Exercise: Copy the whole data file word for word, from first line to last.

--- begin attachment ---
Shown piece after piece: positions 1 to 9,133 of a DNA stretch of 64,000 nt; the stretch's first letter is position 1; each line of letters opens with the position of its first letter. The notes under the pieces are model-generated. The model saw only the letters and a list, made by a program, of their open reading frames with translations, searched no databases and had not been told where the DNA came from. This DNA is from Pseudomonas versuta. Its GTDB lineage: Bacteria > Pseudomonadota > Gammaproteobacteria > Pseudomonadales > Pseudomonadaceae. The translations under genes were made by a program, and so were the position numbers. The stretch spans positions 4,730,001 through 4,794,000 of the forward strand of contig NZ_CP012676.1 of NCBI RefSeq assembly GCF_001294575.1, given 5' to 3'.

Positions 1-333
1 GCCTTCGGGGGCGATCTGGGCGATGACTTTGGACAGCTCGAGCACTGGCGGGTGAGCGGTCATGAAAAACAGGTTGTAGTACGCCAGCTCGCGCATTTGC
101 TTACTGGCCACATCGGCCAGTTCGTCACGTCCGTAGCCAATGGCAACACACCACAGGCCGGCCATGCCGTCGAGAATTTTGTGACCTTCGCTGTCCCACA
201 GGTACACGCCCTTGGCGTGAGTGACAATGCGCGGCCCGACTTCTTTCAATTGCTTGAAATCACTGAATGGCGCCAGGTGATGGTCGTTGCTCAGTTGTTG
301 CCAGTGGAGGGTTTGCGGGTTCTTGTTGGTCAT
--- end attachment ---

Shown piece after piece: positions 1 to 9,133 of a DNA stretch of 64,000 nt; the stretch's first letter is position 1; each line of letters opens with the position of its first letter. The notes under the pieces are model-generated. The model saw only the letters and a list, made by a program, of their open reading frames with translations, searched no databases and had not been told where the DNA came from. This DNA is from Pseudomonas versuta. Its GTDB lineage: Bacteria > Pseudomonadota > Gammaproteobacteria > Pseudomonadales > Pseudomonadaceae. The translations under genes were made by a program, and so were the position numbers. The stretch spans positions 4,730,001 through 4,794,000 of the forward strand of contig NZ_CP012676.1 of NCBI RefSeq assembly GCF_001294575.1, given 5' to 3'.

Positions 1-333
1 GCCTTCGGGGGCGATCTGGGCGATGACTTTGGACAGCTCGAGCACTGGCGGGTGAGCGGTCATGAAAAACAGGTTGTAGTACGCCAGCTCGCGCATTTGC
101 TTACTGGCCACATCGGCCAGTTCGTCACGTCCGTAGCCAATGGCAACACACCACAGGCCGGCCATGCCGTCGAGAATTTTGTGACCTTCGCTGTCCCACA
201 GGTACACGCCCTTGGCGTGAGTGACAATGCGCGGCCCGACTTCTTTCAATTGCTTGAAATCACTGAATGGCGCCAGGTGATGGTCGTTGCTCAGTTGTTG
301 CCAGTGGAGGGTTTGCGGGTTCTTGTTGGTCAT